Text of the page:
Wednesday, Mar 5th, 2014
It took a brunch baby shower at Avec and the guests request for an off-menu item to be served for me to see it. As I rounded up the requisite iron and discussed recipes, a hidden passion in my pastry cook came bubbling to the surface. Turns out, Amy McCudden loves making waffles.
It may come from her boyfriends love of eating waffles, but where ever this devotion stems from, I found as enthusiastic a waffle maker as I have ever seen standing in front of me last weekend, thrilled at the prospect of landing a new recipe.
To accommodate our guests request, I had flipped through the many and varied recipes that exist to make waffles, comparing leavening agents, regional styles, flours, sweeteners, and textures, settling on my personal favorite, the liege style waffle. This waffle is a yeasted dough, sweetened not with sugar in the batter, but chunks of pearl sugar folded into the dough that caramelize against the hot surface of the waffle iron.
I first encountered liege waffles when a lovely woman named Adrien emailed me one day, asking to discuss my availability as a consultant. I was flattered to say the least. I was still a fairly young pastry chef, and she was the first person to ask me to consult. I pretended like I had some experience with it, arranged a meeting, and went about the business of being a consultant employing the fake-it-till-you-make-it mentality. We met at a coffee shop, and she shared her business with me, a liege waffle shop, for which she needed help designing the toppings.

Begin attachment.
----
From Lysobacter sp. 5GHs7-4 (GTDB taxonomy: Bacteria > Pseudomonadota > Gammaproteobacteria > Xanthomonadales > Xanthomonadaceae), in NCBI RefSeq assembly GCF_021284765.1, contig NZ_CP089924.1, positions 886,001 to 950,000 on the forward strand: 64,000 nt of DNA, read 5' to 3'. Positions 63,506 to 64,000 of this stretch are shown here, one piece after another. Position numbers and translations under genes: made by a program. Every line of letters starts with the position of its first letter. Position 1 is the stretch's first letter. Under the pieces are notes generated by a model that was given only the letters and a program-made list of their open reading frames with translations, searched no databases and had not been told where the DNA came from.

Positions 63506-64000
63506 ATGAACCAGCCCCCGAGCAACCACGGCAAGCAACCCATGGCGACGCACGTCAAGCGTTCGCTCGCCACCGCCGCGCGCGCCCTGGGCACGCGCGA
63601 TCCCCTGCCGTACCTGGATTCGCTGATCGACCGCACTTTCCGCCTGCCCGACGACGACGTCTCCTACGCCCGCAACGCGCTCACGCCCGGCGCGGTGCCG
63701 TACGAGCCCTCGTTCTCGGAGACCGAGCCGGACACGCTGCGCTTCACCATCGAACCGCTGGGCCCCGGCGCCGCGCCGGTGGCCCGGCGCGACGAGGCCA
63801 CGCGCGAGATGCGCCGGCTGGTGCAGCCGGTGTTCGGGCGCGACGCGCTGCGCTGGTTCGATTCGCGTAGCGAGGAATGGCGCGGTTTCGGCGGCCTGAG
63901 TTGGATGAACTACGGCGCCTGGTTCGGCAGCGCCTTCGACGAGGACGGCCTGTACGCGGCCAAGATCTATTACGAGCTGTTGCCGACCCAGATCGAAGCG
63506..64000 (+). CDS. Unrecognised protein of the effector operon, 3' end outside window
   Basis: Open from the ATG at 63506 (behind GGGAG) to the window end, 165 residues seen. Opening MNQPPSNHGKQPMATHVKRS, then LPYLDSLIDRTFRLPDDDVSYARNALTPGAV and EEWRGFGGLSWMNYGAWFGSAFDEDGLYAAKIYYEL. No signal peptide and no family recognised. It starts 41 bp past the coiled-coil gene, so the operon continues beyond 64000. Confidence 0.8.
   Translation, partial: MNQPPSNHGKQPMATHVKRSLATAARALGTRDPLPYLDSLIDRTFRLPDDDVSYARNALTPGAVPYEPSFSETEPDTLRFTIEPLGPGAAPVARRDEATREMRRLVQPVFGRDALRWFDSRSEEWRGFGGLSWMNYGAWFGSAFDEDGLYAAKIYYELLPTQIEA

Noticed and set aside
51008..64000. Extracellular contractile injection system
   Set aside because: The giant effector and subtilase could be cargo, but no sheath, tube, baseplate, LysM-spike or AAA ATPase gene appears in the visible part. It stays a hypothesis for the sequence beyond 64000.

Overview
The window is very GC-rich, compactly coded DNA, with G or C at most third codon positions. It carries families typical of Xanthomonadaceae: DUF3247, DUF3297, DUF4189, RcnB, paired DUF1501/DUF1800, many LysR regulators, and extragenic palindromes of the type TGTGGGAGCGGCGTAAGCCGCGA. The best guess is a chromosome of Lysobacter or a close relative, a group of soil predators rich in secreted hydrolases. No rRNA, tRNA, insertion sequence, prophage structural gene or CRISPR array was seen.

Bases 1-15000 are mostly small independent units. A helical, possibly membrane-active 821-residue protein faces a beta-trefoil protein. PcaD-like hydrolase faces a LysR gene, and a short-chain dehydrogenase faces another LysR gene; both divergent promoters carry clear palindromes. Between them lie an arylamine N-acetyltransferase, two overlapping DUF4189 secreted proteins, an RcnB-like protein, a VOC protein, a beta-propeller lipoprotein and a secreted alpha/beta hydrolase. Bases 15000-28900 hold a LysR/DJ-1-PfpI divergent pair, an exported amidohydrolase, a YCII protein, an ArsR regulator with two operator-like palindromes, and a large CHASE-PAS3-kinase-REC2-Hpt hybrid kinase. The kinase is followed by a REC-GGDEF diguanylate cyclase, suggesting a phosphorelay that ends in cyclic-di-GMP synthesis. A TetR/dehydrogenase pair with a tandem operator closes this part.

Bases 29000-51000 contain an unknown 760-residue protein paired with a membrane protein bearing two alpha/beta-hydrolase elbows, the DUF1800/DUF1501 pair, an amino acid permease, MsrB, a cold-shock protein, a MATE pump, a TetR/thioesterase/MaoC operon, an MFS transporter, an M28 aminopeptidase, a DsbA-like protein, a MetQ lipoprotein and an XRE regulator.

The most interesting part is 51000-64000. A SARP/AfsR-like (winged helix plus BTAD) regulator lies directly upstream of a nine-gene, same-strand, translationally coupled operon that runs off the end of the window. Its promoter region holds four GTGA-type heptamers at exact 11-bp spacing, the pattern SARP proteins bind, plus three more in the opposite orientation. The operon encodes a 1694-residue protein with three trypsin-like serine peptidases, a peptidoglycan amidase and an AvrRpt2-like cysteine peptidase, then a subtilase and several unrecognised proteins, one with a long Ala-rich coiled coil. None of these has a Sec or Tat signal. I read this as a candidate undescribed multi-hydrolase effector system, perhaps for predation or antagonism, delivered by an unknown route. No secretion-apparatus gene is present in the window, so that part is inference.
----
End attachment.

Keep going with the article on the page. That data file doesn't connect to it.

Luckily, it was a simple enough job. Since she was as inexperienced with opening a restaurant as I was at consulting my cluelessness either didn’t show through, or didn’t dissuade her from hiring me. We met at her house, and tested and tasted my recipes on top of the waffle recipe she herself had already developed. I was instantly captivated by these waffles. They were light, crispy, and the depth of flavor of the caramelized pockets of sugar were mind blowing. (If you live in Seattle or find yourself passing through, you can find these waffles at Sweet Iron)
For our brunch party, we used the liege waffle recipe I developed for the waring company, featured here (disclosure, I am not exactly a firecracker on camera). It’s a fine example of the style, and our bellies were happily stuffed with more test runs than we realistically needed to make this weekend.
Amy was excited to find a recipe to bring home and make for her guy, and I am excited to discover this passion in my cook. I look forward to harnessing her desire for making waffles, and opening up our pastry menu at Avec to a waffle based dessert.